We think we know lightning. But do we really? Let's explore -- and possibly quash -- several commonly held notions about Mother Nature's most fleeting fury.
As the old saying goes, old sayings are often baseless. Such would be the case for the idea that lightning 'doesn't strike the same place twice.' Oh yes it does – repeatedly.
For example, weather researchers told us lightning strikes the Empire State Building in New York more than 100 times per year – every year.
Lightning takes the path of least resistance, and that is often tallest, pointiest thing around.
NO CLOUDS; NO LIGHTNING, RIGHT?
Ignore the thunder. We're safe when a thunderstorm is brewing off in the distance, right?
Wrong. Dead wrong. And by "dead," we mean believing this myth could kill you.
Lightning bolts are not isolated the ominous thunderclouds that generate them. Researchers have witnessed lightning shooting 10 to 15 miles from clouds. That's clear across Tampa Bay if you'd like a gauge.
Say you're caught out standing in a field and the thunderstorm erupts. Some say lie down, so you're not the tallest thing around. But weather experts say that's flat wrong.
They recommend you keep moving away from the storm. They also warn that lying down only ends up increasing the amount of contact you make with the ground, which increases your risk of ground current that occurs when lightning strikes nearby.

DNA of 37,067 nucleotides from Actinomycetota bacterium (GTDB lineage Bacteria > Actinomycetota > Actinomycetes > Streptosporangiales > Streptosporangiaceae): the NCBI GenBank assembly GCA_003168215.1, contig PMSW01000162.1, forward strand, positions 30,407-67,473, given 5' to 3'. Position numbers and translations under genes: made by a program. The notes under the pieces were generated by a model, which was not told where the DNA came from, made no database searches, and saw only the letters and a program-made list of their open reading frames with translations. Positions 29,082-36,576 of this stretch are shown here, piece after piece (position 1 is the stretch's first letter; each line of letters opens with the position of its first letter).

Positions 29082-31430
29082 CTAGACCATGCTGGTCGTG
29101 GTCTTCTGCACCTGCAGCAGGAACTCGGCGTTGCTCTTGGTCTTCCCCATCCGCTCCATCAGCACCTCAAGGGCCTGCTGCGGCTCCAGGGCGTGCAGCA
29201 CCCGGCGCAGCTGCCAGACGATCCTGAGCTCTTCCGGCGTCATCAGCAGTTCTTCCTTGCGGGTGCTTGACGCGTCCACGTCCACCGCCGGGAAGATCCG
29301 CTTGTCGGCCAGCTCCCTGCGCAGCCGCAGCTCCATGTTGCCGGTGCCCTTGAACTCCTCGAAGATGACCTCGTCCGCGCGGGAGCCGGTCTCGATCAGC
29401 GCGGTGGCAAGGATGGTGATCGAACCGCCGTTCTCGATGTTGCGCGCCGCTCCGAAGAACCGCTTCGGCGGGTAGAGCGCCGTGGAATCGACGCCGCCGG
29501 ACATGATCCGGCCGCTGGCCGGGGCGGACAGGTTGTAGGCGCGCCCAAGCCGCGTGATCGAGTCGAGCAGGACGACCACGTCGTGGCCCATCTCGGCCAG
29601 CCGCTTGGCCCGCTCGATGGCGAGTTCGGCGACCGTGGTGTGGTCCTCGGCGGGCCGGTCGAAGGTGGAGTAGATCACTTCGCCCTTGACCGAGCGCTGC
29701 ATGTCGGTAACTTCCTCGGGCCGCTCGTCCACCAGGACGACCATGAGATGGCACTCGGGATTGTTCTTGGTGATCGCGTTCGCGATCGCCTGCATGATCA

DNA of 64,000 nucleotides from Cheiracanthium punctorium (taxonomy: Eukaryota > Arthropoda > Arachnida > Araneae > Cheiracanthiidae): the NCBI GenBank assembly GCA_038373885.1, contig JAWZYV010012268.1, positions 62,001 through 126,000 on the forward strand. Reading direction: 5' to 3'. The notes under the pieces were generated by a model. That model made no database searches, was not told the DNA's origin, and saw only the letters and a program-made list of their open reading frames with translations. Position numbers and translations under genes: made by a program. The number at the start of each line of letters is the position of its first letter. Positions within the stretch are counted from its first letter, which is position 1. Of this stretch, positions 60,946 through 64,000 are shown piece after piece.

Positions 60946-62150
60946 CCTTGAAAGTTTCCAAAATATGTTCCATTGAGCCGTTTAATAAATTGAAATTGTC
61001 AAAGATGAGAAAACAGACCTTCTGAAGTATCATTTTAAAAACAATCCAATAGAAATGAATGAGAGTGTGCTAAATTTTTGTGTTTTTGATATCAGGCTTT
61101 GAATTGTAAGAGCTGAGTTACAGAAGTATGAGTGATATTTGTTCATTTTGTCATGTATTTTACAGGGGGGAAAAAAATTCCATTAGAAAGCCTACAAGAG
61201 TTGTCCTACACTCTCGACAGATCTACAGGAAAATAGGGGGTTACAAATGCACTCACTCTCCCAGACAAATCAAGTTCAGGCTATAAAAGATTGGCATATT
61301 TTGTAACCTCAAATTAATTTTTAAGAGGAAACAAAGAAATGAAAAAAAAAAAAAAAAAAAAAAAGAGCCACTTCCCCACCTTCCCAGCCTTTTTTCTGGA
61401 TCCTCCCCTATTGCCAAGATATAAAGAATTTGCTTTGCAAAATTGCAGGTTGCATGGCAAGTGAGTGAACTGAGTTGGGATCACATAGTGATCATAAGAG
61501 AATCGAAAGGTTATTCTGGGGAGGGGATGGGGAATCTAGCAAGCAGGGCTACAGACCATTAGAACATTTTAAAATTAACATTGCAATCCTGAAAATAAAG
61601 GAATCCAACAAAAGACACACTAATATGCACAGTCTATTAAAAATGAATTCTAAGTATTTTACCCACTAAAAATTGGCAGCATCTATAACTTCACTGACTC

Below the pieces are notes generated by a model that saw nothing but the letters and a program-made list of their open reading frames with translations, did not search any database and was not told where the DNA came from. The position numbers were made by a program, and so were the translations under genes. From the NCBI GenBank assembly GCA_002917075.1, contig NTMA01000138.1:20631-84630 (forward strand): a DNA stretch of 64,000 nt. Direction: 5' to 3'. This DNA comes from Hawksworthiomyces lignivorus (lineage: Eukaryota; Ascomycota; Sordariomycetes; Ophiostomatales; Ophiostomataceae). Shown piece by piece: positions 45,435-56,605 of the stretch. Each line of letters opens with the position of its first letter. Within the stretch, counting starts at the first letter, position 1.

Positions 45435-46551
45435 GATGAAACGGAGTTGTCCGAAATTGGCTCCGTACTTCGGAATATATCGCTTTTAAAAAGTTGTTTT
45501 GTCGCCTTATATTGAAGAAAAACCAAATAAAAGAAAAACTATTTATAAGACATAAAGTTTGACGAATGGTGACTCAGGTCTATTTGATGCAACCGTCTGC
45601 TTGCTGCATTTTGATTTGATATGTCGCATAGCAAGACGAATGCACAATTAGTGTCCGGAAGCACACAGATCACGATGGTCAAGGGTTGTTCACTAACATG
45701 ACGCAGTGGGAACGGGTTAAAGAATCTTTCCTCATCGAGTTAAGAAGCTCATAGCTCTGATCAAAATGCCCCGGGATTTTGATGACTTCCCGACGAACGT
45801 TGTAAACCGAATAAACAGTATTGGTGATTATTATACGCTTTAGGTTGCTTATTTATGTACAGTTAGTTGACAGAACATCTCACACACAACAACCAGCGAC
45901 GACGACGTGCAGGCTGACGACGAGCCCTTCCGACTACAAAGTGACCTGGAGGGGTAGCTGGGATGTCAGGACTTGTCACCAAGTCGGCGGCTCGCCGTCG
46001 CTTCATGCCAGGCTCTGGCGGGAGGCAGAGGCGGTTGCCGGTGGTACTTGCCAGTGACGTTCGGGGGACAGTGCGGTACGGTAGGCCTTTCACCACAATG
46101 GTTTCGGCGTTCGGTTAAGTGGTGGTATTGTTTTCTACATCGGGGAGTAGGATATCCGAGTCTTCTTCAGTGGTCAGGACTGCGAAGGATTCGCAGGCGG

If you blindly trust that you are 100-percent safe from lightning once you are inside a building, you are 100-percent mistaken. The immeasurable jolt of electricity that lightning creates will travel through most anything – including wiring that encases many homes and buildings.
During an electrical storm, it's best to avoid corded electronics, such as game consoles, hand tools, and land-line telephones.
Also stay away from windows. Although this is rare, scientists say lightning can, and has, slipped through cracked glass.
ONE MISSISSIPPI, TWO MISSISSIPPI…
After thunder bellows, can you really count Mississippis to figure out how far away lightning struck? Yes, you can.
Atmospheric scientists told us it's not a precise measure, but for every five Mississippis you say, the lightning is one mile away.
But remember, miles don't necessarily equal safety. See above.
The idea here is that -- despite its miles-long journey, its intense heat, and its killer power -- lightning can somehow be stopped by a mere half-inch or so of rubber rolling between you and the road.
It is possible to survive a lighting strike in a car. But tires are not your savior.
No, you have the car's metal body to thank. The frame conducts electricity and channels lightning to the ground, where the charge safely dissipates.
Your steel-belted, all-season radials are only the last part of that facet of physics.
DON'T TOUCH A STRIKE VICTIM
Some people think a lightning victim is electrified and that touching them will harm the rescuer.
That's fatally false.
First responders say you should immediately help a shock victim and call for help. It is possible that person will need CPR, and seconds will truly count. Waiting could cost them their life.
Sources: National Weather Service, Museum of Science and Industry, University Corporation for Atmospheric Research.
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